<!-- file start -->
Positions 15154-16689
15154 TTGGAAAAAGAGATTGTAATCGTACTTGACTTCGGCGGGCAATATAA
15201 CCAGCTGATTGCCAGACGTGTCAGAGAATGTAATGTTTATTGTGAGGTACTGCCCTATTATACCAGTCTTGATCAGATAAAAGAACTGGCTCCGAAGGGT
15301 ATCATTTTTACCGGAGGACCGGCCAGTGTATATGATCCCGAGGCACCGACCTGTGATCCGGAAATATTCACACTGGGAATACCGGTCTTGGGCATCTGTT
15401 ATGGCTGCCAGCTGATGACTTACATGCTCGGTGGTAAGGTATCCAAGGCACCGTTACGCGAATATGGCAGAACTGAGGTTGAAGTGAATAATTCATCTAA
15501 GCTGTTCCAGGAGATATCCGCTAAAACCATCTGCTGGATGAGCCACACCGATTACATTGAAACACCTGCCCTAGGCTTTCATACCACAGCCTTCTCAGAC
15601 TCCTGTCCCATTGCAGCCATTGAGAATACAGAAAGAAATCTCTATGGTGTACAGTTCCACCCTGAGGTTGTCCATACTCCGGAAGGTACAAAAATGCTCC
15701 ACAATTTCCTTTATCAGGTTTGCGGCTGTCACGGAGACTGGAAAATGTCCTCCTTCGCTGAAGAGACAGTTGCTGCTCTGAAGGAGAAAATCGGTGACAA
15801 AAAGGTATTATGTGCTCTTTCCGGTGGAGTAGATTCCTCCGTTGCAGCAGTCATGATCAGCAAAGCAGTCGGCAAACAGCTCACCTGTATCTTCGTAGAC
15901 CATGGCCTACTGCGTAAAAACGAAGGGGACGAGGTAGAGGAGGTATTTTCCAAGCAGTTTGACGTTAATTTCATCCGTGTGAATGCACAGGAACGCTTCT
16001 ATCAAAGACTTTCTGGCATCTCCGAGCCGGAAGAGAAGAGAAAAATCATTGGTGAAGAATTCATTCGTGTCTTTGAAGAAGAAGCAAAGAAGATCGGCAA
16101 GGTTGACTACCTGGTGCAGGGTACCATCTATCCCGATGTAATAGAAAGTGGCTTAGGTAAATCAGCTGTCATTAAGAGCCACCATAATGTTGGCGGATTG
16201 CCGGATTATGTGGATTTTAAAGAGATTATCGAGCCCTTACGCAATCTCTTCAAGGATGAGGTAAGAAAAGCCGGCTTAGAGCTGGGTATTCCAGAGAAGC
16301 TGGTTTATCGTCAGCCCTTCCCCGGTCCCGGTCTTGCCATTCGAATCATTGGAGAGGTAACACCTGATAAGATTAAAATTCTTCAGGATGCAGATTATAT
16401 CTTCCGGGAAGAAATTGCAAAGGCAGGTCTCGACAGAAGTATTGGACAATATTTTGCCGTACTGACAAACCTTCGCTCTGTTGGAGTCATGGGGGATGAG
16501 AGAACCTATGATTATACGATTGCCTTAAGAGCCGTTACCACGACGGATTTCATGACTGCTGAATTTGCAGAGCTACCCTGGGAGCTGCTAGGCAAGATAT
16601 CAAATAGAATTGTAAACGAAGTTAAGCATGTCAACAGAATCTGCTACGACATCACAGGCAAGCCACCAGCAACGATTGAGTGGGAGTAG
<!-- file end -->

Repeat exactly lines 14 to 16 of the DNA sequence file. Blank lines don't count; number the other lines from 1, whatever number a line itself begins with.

16301 TGGTTTATCGTCAGCCCTTCCCCGGTCCCGGTCTTGCCATTCGAATCATTGGAGAGGTAACACCTGATAAGATTAAAATTCTTCAGGATGCAGATTATAT
16401 CTTCCGGGAAGAAATTGCAAAGGCAGGTCTCGACAGAAGTATTGGACAATATTTTGCCGTACTGACAAACCTTCGCTCTGTTGGAGTCATGGGGGATGAG
16501 AGAACCTATGATTATACGATTGCCTTAAGAGCCGTTACCACGACGGATTTCATGACTGCTGAATTTGCAGAGCTACCCTGGGAGCTGCTAGGCAAGATAT